Once settled you need to set off on a bait collecting mission. Starting with Pipis, we generally head south of Indian Head an hour before low tide. In the past, our best results have come from looking for clusters that had shown themselves in the sand like little domes in the main traffic area. Apparently the vibrations of the tyres cause the Pipis to work up through the hard sand so at low tide, on beaches with car traffic, this is the easiest. Note that sometimes they can appear as little depressions or holes rather than bumps – then it is just a matter of digging them out.

These a definite art to beach worming!
Beach Worms are your next bait target and due to my lack of practice I look for areas with plenty to get the fingers back in tune! I have done well previously north of Orchid Beach around Orange Creek, but any sections of beach with long wet flat areas are worth a try. I like to use an old stocking with some pilchards and used Pipi flesh as the main baits. Now, catching Beach Worms does take practice – not to mention patience – and the key really is getting the worm to bite the bait while you have your fingers depressed around its head. I was always taught to use my finders so you can 'feel' the worm and you will wind up with less heads than when using pliers. The worm will arch its head when it bites the bait and I like to wait until it goes for a second bite, feeling more confident you clamp down with your thumb and index finger as it reaches the top of its arch. Beach worming is good fun and the family will have a ball!

Fraser Island produces some great fishing for a variety of species depending on time of year. Although you can generally expect to find Bream, Tarwine, Whiting and Flathead year round with the best of the Tailor fishing occurring from June to December when massive schools of Tailor migrate to spawn between the island's only rock headlands - Indian Head and Waddy Point.

Scotty with a Pipi-caugt Sweetlip
Although fishing on and between these headlands is closed for all of August and September - to leave spawning fish undisturbed and to protect this unique resource - all other beaches are open to fishing and crowded with schools of fish. The largest Tailor, up to 5kg, can be encountered later in the season. You will also encounter the elusive Mulloway or Jewfish during the winter months when fishing around the tailor schools. Some even chase large Spanish Mackerel, Trevally and Tuna off Indian Head throughout summer.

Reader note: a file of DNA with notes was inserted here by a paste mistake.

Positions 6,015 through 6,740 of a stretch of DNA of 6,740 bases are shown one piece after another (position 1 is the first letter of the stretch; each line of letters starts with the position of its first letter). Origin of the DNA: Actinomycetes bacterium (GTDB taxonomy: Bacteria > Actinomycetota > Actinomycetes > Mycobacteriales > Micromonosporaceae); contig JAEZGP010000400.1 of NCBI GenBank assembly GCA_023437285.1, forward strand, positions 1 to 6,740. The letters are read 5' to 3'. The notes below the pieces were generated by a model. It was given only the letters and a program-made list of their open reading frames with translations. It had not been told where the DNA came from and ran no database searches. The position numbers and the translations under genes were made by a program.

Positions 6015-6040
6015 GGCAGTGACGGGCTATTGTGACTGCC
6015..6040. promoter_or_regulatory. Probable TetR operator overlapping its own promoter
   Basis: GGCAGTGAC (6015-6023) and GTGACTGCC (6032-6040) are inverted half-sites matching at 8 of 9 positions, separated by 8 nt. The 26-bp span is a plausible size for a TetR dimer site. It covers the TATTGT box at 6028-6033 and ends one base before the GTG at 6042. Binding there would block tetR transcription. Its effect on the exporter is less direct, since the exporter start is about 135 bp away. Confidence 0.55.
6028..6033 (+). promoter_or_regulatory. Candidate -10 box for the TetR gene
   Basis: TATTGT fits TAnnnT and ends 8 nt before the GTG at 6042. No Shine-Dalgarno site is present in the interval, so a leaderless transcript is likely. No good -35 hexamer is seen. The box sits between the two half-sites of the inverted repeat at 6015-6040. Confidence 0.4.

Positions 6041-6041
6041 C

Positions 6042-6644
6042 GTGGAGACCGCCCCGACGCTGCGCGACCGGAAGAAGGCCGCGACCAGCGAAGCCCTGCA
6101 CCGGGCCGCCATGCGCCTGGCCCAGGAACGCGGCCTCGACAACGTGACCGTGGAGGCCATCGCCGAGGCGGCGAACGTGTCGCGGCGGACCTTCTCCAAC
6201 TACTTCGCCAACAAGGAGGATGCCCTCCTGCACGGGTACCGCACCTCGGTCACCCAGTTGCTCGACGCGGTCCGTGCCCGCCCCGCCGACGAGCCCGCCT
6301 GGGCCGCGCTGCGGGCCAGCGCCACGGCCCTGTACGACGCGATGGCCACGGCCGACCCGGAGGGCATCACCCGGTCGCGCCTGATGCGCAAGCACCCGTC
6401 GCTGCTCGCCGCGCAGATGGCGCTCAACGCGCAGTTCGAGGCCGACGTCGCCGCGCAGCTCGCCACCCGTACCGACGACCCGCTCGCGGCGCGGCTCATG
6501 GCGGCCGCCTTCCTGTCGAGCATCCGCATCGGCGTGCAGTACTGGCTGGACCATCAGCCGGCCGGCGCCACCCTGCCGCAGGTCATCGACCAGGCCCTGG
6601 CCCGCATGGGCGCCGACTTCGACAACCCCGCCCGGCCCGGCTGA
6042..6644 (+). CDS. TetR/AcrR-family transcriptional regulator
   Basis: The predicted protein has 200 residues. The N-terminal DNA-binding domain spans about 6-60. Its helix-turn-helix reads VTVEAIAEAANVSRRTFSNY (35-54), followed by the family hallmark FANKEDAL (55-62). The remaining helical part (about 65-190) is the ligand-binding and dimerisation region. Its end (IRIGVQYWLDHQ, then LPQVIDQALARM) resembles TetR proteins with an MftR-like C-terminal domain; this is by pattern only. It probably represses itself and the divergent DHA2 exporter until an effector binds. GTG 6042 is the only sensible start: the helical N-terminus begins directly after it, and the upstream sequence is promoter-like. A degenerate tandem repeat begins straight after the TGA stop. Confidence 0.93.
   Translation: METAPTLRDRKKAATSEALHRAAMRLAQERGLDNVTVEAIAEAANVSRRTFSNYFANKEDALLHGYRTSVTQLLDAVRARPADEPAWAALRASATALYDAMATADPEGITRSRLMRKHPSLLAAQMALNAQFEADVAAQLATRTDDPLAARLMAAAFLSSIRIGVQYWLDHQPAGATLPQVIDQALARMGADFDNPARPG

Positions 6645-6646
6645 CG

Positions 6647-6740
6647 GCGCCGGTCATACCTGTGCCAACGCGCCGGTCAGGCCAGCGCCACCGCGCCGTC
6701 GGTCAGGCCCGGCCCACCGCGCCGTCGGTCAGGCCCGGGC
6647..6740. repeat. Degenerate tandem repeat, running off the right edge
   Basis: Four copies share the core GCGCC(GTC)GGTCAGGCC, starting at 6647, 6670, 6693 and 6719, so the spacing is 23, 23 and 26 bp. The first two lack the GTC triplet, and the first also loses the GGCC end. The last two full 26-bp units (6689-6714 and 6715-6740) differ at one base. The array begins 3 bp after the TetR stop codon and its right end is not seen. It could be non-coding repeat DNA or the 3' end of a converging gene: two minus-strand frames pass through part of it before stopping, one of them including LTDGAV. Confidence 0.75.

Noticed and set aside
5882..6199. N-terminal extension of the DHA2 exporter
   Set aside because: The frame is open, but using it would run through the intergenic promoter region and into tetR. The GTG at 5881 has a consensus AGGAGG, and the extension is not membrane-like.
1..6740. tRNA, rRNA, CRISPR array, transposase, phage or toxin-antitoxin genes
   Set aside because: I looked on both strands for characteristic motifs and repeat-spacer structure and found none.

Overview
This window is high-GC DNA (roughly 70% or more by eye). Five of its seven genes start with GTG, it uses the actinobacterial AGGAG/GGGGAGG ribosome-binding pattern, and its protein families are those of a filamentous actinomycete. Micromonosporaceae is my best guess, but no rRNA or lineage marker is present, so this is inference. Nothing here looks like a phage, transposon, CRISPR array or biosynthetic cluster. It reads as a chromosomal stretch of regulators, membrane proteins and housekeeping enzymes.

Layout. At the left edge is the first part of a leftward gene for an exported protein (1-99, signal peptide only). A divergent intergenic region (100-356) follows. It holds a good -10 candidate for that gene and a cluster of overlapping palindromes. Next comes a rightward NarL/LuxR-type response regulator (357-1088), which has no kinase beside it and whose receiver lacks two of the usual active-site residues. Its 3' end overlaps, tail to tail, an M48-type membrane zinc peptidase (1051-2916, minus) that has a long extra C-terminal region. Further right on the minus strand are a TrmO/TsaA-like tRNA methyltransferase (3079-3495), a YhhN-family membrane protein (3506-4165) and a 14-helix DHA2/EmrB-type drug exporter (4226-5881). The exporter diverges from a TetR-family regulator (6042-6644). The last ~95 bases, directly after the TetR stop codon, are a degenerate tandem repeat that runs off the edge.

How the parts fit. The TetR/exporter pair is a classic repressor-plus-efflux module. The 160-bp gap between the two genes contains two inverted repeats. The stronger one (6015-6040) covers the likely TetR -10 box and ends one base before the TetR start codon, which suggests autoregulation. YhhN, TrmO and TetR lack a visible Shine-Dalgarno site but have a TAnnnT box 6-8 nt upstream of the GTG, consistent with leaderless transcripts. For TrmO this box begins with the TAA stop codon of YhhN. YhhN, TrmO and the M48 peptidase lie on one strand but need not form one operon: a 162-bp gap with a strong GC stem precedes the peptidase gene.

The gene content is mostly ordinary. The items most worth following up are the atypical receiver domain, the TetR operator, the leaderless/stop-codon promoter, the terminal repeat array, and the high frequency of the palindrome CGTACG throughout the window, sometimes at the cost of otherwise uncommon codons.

Generally a basic running sinker rig is ideal when chasing Bream,Whiting and Flathead with approx half metre leader between swivel and hook. I like to use a standard ball sinker when there isn’t too much run or current as you will cover more ground. I prefer a paternoster rig with star sinker at bottom and a set of ganged hooks on a dropper when chasing tailor. Break-away or grapple sinkers will help when fishing in a rip or heavy current.

It's important to be able to read the beach to find the gutters. Weather and tides combine to alter the beach producing low tide and high tide gutters where you will find fish. These surf gutters form between the beach and outer sand banks and you will find gutters open at one or both ends. I find short, narrower gutters that have openings or rips at both the north and south ends generally provide better results. Dawn and dusk are generally the best beach fishing times, but if the conditions and the gutters are right, anytime is a good fishing time. The best gutters are generally found north from The SS Maheno ship wreck to Indian Head and Waddy Point.

If you experience a big south-easterly blow while on the island you can head across to Wathumba Creek on the western side from Orchid Beach. I have had some great fishing in Wathumba Creek from both the bank and kayak. You can also launch small tinnies in the creek and chase pelagics just off shore.

Lake McKenzie is perched high in Fraser's famous dunes
Fraser Island truly is a magical place with so much to see and explore and I have really only covered the top section in this piece. There can be amazing fishing right at the top around The Sandy Cape. Not to mention main passage down at Inskip point where Tuna from the beach are possible. Then there’s the Coffee Rock ledges on the inside at Ungowa – so much to explore – so little time!!!

Blog content and images were reproduced with the author's permission and minor edits may have been made. This story was originally posted on Shimanofish.com.au in December 2013.